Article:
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Linklaters isn’t for the faint-hearted. But there are few more prestigious places to begin a legal career. The firm consistently scores well for training in the Legal Cheek Trainee and Junior Lawyer Survey, but it can be a demanding environment. Such standards are likely why the firm recorded yet another year of record revenues, which are up 7% to £1.9 billion. Profit per equity partner fell 4% to a little under £1.8 million, but this drop comes in the context of a challenging high-inflation environment as well as the loss of Links’ Moscow office — which it shuttered in response to Russia’s invasion of Ukraine.
Sticking with the numbers, Links recently settled on an improved NQ rate of £125,000 – a six-figure sum which, for now at least, matches that of several Magic Circle rivals. The firm posted a retention rate of 94% in their latest round, and as the City’s second largest TC provider (recruiting around 100 trainees annually), Linklaters can always afford to shed a few newbies who have their heads turned by the bright lights of flashier firms.
This high retention rate becomes somewhat of a self-fulfilling prophecy, with trainees citing it as one of the reasons why the culture at the firm is so good. “Due to the firm’s high retention rates, there is no competitive atmosphere in the firm and trainees are encouraged to work together and help each other,” one rookie explains. Obviously, the larger intake size means there are always going to be a few bad apples, but it also means that “you can easily make new friends”. And a lot of these friendships are formed even before the trainees officially start, during their legal studies ― because what doesn’t bond a group of people together like giving them a crushing workload to complete in a short space of time? But this does do the job of preparing the rookies for life at a magic circle firm, and the bonds formed between the junior lawyers mean that help is always to hand on a late-night slog: “I’ve had chunky late evening work requests where a fellow trainee has volunteered to split the work with me of their own volition, knowing that I will return the favour when they are under the cosh.” Though we’re not sure one junior’s enthusiasm to “#BleedMagenta” is going to catch on…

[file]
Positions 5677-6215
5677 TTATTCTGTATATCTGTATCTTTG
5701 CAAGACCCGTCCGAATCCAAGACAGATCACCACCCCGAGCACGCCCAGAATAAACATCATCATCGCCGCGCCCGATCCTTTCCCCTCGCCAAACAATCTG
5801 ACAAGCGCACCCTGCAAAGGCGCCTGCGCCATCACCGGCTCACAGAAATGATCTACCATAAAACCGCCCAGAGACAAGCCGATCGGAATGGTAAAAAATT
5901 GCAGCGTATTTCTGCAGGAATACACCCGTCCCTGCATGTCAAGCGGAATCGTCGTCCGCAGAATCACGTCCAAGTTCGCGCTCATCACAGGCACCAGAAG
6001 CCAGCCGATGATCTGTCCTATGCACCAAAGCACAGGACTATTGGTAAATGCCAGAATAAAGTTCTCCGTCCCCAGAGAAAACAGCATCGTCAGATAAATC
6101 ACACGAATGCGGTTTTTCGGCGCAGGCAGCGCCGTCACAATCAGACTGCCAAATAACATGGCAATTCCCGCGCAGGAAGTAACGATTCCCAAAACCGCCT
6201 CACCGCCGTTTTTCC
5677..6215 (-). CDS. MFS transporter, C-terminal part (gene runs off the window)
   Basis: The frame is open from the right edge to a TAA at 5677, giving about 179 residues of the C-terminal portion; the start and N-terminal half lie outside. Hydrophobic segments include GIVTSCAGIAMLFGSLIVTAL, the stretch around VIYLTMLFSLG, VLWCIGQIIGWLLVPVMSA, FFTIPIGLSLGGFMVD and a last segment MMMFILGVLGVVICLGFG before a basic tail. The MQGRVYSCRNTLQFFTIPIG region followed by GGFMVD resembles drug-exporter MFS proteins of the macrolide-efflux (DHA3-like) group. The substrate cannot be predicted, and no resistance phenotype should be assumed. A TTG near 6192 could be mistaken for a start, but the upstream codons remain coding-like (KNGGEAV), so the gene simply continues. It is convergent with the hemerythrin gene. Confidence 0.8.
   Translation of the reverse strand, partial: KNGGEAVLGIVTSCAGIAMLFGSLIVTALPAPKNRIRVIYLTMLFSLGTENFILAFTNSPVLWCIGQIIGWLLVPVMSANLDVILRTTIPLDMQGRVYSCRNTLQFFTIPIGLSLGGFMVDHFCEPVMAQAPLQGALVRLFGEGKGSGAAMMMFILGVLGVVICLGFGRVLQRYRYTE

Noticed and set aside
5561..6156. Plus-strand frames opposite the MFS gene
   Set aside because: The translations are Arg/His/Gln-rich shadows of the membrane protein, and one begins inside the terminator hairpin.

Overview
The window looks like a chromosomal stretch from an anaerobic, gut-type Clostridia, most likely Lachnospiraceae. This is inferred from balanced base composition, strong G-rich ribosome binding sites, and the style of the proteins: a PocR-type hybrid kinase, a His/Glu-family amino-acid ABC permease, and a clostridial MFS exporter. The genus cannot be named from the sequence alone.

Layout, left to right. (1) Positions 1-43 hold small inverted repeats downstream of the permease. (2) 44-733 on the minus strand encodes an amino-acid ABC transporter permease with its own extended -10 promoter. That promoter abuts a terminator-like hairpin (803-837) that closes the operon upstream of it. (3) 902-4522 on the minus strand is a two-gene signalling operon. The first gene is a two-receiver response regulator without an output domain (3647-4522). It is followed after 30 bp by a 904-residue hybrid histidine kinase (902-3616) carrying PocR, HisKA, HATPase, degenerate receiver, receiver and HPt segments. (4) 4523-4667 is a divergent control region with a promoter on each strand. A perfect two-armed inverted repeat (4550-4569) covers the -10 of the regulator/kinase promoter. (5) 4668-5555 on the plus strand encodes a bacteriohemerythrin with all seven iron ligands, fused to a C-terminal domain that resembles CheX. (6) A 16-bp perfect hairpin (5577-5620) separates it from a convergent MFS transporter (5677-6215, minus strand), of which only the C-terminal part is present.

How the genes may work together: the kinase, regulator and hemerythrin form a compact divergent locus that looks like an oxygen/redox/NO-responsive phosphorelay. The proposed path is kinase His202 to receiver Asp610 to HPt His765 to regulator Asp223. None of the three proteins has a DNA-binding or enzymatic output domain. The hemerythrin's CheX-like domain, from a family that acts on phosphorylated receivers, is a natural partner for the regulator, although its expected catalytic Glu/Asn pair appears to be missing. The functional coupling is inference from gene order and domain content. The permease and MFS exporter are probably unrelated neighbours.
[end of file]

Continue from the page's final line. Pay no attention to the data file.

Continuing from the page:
The praise continues when the trainees are questioned about how approachable their superiors are. While many use terms such as “most” and “on the whole”, for an office as big as Linklaters’ London HQ, this is to be expected. Some more higher-ups, “through no fault of their own” are very busy and “don’t have much time for trainees” but “there are far more who are relaxed and happy to help.” Insiders also mention that “there is no strict hierarchical feeling in the office. There is an open door and inclusive culture”.